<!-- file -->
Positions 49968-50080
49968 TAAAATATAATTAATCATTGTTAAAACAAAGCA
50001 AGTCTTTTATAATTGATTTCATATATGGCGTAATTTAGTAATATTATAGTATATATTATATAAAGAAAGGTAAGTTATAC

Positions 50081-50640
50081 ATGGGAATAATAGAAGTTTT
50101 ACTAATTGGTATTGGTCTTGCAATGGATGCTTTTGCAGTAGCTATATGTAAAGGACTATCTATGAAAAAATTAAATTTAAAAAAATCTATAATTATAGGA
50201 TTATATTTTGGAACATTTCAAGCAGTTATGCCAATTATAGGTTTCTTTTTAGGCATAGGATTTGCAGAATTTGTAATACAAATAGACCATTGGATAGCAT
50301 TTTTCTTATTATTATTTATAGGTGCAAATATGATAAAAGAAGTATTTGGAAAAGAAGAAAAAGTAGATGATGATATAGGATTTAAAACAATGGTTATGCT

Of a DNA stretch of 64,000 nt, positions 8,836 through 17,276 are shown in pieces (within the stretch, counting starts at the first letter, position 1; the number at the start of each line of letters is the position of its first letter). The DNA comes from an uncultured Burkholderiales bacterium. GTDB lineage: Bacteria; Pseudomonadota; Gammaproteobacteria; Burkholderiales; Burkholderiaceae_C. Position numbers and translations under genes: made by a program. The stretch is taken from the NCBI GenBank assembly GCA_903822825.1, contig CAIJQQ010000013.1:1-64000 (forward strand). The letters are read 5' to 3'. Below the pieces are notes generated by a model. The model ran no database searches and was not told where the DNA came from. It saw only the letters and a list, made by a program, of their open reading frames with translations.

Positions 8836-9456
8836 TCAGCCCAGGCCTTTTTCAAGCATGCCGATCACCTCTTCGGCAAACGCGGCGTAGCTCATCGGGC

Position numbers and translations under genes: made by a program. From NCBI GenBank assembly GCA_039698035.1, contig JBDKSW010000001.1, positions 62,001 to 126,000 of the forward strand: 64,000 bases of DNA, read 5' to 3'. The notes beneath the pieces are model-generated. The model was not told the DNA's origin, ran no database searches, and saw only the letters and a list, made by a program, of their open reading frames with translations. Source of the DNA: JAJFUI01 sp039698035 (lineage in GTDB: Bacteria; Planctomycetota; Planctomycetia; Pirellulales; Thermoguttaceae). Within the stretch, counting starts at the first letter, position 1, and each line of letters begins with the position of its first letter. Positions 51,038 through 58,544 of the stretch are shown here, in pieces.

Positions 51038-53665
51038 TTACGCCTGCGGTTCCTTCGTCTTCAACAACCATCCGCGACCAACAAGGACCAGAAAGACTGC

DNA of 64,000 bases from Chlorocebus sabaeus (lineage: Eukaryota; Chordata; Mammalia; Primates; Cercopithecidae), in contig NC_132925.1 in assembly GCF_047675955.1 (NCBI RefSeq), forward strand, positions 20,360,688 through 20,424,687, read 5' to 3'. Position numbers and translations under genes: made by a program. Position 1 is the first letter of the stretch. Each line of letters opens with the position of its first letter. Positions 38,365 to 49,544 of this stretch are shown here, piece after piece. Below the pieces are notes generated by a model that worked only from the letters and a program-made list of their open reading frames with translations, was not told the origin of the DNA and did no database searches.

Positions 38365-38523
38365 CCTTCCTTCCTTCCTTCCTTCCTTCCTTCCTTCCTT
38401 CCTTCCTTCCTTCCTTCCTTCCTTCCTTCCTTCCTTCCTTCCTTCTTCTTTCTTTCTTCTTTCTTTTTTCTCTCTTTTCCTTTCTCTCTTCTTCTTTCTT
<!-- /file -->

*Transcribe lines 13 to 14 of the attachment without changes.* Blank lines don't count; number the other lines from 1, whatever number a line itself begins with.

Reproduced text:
Positions 51038-53665
51038 TTACGCCTGCGGTTCCTTCGTCTTCAACAACCATCCGCGACCAACAAGGACCAGAAAGACTGC